Mosquito Vector Biting and Community Protection in a Malarious Area, Siahoo District, Hormozgan, Iran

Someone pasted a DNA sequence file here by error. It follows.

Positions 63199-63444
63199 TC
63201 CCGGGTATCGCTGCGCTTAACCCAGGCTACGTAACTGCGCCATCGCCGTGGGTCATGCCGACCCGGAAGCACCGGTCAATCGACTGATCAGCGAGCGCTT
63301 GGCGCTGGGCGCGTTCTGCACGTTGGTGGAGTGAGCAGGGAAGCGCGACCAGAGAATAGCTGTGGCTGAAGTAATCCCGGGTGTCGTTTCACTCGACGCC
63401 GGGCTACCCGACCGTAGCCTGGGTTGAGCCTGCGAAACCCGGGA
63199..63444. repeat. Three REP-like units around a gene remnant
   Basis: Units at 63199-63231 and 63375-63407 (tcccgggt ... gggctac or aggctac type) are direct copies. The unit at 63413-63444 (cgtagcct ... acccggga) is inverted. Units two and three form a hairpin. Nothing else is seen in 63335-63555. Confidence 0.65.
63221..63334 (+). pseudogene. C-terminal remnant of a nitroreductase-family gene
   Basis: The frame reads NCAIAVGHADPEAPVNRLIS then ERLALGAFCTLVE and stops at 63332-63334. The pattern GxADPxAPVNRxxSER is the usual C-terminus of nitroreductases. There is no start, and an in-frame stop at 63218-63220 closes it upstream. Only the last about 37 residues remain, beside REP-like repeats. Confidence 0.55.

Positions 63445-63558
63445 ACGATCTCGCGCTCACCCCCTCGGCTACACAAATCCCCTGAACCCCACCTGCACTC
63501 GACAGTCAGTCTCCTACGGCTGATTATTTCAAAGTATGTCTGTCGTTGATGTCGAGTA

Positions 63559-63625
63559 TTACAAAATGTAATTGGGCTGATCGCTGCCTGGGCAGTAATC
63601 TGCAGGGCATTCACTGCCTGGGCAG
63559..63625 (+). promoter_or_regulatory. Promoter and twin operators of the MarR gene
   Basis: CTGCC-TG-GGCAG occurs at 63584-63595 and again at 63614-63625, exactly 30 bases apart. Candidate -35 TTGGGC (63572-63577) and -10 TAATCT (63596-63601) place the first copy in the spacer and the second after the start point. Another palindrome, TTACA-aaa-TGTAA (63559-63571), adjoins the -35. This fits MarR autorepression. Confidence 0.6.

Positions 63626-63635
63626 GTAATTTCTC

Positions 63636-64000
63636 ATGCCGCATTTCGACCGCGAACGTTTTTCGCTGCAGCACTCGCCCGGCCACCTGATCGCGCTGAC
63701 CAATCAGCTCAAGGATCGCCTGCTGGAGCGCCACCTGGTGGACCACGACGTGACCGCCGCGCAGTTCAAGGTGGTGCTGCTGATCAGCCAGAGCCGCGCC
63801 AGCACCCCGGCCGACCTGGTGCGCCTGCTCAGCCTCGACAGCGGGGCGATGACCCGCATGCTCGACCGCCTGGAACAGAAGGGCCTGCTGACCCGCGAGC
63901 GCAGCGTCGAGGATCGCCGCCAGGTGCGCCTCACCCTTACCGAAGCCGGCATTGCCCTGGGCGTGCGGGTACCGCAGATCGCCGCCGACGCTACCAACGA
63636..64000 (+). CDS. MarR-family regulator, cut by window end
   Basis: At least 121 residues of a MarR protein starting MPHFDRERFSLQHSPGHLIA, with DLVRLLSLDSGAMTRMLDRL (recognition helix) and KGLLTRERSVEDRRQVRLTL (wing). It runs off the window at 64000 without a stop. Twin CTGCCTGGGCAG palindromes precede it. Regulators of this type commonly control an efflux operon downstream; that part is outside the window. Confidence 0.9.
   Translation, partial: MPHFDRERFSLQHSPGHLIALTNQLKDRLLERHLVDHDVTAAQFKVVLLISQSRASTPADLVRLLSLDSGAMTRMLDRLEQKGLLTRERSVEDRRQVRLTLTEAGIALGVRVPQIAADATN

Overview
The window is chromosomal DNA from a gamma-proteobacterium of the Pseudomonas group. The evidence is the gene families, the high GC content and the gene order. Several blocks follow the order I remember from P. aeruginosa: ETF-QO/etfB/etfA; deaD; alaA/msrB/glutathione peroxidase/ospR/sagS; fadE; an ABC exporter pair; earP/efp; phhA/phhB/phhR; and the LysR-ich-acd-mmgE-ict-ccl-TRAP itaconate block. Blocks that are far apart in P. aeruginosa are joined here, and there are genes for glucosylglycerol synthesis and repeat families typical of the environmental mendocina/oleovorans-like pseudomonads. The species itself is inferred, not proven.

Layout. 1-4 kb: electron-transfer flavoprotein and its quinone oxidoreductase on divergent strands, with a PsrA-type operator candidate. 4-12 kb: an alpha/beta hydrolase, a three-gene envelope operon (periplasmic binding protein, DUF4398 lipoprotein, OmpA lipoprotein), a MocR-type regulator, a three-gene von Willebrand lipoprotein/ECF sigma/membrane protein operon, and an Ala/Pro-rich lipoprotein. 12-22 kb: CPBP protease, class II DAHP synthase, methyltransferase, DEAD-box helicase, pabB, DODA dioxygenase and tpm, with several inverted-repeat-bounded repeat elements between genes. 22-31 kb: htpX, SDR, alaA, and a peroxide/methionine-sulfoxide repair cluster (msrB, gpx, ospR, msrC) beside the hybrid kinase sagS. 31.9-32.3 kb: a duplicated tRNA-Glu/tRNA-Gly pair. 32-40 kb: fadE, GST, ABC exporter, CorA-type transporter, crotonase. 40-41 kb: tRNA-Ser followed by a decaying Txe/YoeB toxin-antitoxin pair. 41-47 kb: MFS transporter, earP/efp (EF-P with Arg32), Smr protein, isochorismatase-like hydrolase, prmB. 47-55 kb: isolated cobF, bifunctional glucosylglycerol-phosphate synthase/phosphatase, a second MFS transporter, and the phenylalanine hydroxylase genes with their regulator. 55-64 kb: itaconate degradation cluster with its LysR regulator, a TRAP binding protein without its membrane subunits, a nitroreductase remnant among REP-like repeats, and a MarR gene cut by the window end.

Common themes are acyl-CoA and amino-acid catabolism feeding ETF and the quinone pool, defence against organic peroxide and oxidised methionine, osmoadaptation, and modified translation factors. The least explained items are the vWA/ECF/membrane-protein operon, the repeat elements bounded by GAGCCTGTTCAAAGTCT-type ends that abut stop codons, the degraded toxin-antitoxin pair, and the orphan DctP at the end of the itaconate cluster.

AbstractBackground: Use of bed-net continues to offer potential strategy for malaria prevention in endemic areas. Local communities are indispensable during design and implementation stages.Methods: A cross-sectional study of 192 randomly selected inhabitants was carried out in malarious zone, Siahoo direstrict, Hormozgan Province, southern Iran. In addition, we monitored human landing periodicity of main malaria vectors and as well as self-protection of inhabitant in the study area for a period of one transmission season between April to October 2006.Results: The biting activities were seen throughout the whole night for three malaria vectors, Anopheles fluviatilis, An. stephensi and An. Dthali, and An. fluviatilis exhibiting bimodal peaks, the first at midnight (0:00-1:00) and the other before dawn (5:00−6:00 am) but the maximum biting activity of An. stephensi was occurred at second quarter of night (11:00-12:00 pm). The majority of interviewers (83.3%) knew that malaria was transmitted by mosquitoes and 70.3% of them stated that bed-net is the best control measures. Most subjects (62%) did not have a mosquito net.Conclusion: Study subjects were aware of an association between mosquito bite and malaria transmission. Health workers at different levels of the health care delivery system should disseminate relevant information about self-protection to help community members to be involved more in malaria control.
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